She decided to move closer to ‘A’ and her son-in-law  in another state, which was really hard, but I was also happy for her. She had a grandson she adored, and a granddaughter on the way. She was so excited.  ‘E’ was doing well in school, and she was so proud of her.  And we still had my unlimited phone plan (I had a landline; she had her cell phone), so keeping in touch wasn’t a problem. It would be different, though.  I could call Gretchen when she lived across the parking lot and ask if she’d eaten yet… her reply was “I’ll get the car.”  And off we’d go in literally less than five minutes.  She’d show me her latest treasures from the Target discount racks, and be so excited. I think she went to Target at least 3-4 times a week; sometimes I’d tag along.  I haven’t been able to go there since she’s been gone…  She called me when she couldn’t get her quilts in a ‘Space Bag’, and we’d fold and shove and vacuum until the thing worked.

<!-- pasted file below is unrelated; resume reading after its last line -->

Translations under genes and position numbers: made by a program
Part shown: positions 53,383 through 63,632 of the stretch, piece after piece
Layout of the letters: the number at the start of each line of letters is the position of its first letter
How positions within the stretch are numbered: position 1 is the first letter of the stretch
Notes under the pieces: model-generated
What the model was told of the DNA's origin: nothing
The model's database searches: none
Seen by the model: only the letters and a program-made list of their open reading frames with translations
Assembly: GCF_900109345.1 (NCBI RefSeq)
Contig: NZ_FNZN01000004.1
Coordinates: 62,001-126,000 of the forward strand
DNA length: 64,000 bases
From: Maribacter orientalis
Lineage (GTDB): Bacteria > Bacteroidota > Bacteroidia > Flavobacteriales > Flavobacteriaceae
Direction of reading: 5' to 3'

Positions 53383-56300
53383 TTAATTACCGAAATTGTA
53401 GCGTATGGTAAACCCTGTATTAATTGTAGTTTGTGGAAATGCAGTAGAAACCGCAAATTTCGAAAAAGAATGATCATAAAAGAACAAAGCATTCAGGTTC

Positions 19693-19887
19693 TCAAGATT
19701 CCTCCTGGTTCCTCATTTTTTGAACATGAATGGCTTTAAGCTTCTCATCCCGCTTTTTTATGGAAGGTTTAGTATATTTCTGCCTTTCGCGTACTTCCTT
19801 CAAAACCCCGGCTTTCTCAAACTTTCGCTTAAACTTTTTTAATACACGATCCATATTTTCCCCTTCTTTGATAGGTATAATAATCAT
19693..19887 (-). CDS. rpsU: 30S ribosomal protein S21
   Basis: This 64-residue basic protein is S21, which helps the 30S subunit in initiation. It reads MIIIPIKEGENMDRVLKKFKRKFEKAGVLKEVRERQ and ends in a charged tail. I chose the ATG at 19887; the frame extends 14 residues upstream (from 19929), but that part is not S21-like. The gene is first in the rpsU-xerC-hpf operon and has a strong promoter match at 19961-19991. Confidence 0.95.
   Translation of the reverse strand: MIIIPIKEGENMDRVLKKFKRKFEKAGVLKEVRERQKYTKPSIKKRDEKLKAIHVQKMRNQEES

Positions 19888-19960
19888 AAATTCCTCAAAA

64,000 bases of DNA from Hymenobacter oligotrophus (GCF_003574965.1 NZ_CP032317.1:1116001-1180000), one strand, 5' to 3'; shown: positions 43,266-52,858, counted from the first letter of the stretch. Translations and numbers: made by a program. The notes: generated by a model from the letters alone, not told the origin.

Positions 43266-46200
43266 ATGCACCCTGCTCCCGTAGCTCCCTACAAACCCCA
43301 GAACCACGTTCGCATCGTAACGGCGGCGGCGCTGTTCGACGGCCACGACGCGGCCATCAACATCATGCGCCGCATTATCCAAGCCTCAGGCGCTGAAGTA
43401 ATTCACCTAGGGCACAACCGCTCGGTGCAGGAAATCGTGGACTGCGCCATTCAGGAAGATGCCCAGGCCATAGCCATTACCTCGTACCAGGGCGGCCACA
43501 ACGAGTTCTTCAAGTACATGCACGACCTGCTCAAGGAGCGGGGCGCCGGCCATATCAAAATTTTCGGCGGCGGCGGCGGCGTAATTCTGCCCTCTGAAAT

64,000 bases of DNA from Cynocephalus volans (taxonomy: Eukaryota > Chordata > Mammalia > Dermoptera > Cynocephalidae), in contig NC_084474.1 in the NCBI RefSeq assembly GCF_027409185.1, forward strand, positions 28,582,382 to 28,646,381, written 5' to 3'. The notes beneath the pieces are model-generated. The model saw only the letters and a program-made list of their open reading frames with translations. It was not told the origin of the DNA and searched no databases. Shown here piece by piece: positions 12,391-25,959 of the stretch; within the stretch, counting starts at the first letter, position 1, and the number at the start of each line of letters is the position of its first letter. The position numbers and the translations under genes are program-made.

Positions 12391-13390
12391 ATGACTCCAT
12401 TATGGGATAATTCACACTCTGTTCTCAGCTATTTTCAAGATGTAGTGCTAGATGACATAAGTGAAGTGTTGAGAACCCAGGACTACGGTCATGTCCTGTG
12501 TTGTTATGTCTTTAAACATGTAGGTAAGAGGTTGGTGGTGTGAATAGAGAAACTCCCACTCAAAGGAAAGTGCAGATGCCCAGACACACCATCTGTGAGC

Gretchen had had another knee replacement and began having complications. She had fallen, and also had some tendons fall apart and an infection.  She had several more surgeries, and we’d talk daily about something, either in the hospital or in one of the rehab centers (she knew I’d worked in rehab and nursing homes as an RN, so I knew what was acceptable care), as well as during TV shows we both liked.  It was a rough time for her.  She did come back to this town for a month not long after her granddaughter was born, and ‘A’ and her family had taken a trip.  We did a lot of thrift store shopping for the grandkids (we packed the Jeep absolutely full), and had fun just goofing off together.  She had an infection brewing in her leg, and we’d gone to Walgreens…both of us had forgotten our glasses. Fortunately, she could see close up, and I could see distances, so between the two of us, we got some panty liners to put on her leg to sop up the drainage from her leg. It was a bit unconventional, but it worked.  We just laughed about our combined visual deficiencies, and how we made it work 🙂 We always found something to laugh about !